Elgar original reference
Edited by A. J. Brown, David Lewis, Richard E. Moberly and Wim Vandekerckhove
Chapter 2: Understandings of whistleblowing: Dilemmas of societal culture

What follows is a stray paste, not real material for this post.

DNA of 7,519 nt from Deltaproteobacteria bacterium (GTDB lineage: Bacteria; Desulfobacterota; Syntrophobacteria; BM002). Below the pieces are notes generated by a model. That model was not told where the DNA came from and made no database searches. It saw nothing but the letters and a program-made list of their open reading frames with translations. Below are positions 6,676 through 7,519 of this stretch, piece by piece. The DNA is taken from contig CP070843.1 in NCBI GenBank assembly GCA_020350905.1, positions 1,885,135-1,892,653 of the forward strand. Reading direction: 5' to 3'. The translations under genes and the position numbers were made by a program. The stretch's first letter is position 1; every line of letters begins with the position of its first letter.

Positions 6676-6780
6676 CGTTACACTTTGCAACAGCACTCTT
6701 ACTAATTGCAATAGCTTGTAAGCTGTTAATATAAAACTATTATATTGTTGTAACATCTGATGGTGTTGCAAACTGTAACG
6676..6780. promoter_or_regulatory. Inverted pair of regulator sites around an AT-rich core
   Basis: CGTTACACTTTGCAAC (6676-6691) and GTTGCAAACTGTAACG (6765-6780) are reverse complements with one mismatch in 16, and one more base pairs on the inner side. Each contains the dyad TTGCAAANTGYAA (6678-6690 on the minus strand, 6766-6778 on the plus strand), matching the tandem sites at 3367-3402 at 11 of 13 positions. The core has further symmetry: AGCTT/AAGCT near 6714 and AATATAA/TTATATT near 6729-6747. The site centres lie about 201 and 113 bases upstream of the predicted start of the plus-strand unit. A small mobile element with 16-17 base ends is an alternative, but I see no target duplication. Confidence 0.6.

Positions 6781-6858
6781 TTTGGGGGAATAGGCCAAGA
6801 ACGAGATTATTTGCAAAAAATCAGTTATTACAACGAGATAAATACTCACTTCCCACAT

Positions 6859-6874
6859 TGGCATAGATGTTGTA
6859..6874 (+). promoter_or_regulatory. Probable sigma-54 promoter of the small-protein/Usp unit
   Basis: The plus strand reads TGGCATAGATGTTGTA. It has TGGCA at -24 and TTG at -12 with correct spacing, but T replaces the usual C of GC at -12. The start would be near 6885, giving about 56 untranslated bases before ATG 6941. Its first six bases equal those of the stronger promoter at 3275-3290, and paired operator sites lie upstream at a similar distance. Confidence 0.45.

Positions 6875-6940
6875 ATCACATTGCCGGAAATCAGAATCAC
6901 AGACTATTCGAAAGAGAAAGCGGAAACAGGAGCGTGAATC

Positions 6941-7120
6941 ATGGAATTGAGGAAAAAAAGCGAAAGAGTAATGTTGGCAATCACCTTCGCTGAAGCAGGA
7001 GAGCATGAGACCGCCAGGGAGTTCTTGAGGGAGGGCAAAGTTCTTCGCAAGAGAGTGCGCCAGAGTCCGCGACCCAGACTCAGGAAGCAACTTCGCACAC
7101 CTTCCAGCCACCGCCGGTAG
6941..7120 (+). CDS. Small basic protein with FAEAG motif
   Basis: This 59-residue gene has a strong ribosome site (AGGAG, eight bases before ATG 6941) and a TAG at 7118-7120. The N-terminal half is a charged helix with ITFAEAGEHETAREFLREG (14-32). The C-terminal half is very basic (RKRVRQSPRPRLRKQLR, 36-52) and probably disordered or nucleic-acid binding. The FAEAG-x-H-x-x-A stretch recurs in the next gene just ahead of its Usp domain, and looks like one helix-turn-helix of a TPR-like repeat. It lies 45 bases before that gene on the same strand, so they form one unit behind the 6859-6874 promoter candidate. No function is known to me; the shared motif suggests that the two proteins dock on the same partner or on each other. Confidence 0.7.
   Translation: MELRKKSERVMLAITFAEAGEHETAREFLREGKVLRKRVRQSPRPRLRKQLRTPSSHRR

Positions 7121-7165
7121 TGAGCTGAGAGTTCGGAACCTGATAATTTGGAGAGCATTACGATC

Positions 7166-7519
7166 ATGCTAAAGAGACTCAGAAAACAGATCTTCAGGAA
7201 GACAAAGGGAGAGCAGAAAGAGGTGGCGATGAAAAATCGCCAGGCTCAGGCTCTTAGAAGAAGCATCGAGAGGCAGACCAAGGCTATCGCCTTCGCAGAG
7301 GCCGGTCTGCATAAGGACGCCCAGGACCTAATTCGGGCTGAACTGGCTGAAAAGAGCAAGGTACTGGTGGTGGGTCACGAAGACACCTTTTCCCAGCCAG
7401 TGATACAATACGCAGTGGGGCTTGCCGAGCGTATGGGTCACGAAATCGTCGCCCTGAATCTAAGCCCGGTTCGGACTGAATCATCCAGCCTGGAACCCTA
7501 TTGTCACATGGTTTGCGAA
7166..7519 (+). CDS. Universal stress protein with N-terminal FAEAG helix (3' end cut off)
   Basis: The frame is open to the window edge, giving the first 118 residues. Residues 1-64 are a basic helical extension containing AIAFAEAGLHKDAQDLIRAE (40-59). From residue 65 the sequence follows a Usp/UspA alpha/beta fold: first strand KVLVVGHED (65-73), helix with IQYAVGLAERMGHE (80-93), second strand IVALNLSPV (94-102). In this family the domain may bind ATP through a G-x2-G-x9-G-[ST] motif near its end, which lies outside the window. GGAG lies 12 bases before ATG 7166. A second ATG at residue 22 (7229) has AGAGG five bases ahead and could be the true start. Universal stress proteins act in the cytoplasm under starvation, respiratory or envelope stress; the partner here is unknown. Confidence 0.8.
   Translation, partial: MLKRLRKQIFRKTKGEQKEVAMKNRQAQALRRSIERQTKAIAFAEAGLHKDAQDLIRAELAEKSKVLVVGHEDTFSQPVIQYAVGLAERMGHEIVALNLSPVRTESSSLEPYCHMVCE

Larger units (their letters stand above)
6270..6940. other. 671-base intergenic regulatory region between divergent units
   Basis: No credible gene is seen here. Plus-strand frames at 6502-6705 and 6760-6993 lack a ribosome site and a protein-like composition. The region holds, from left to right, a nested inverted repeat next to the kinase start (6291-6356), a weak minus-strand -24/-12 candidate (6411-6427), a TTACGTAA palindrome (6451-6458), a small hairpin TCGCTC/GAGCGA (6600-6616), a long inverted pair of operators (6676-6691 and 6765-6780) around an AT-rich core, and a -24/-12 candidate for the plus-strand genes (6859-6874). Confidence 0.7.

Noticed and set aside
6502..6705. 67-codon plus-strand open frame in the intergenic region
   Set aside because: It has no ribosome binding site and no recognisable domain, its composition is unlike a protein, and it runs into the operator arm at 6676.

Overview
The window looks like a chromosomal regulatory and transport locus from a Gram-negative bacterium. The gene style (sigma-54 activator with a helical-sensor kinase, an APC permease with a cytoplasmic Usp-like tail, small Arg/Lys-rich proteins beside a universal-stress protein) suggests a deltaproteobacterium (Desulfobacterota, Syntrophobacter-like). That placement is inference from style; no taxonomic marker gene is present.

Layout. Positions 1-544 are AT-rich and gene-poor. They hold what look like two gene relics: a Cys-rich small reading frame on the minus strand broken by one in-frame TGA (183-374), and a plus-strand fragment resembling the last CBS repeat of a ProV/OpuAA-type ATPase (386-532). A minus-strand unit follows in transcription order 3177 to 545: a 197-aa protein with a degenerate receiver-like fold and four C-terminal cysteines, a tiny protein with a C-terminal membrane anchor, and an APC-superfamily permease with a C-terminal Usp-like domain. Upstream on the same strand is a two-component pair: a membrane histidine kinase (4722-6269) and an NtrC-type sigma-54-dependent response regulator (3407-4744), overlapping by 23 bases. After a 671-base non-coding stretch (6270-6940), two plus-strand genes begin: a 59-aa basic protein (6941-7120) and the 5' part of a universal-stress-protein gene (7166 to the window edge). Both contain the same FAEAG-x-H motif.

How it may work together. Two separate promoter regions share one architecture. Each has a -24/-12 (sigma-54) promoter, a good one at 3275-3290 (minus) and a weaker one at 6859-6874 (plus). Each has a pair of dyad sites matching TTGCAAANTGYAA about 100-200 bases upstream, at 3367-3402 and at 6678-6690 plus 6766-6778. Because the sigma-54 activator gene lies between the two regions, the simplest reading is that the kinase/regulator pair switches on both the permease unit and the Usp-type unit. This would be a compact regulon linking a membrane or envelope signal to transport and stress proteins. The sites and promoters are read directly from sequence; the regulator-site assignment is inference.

Is research into whistleblowing the same all over the world? Can we even say that ‘whistleblowing’ occurs all over the world, in every country or every society, in a way that is so similar that it can be researched everywhere the same way? The answer to these broad questions is almost certainly ‘no’. As discussed in Chapter 1, the term ‘whistleblowing’ itself has its own origins in particular societies and particular cultures, where there are many ways of understanding it, even before trying to cross into other languages and cultures. How the concept is perceived in different cultures is a crucial threshold question. Yet, at the same time there is good reason to believe that everywhere, in all societies, humanity functions using conceptions of right and wrong conduct. As social animals, humanity everywhere organizes itself in groups, and increasingly, in organizations and institutions, albeit in a myriad of ways and for different social, economic and political purposes. Whatever the mode of human organization, we know that the processes by which perceived wrongdoing comes to light and is dealt with are inherently important (for a definition of wrongdoing see Skivenes and Trygstad, Chapter 4). And so, we search for research approaches which acknowledge and explain the different ways that this occurs, in order to know whether or how the reporting or disclosure of wrongdoing is manifested, how it compares, what its implications are, and how it is best understood, encouraged or managed.
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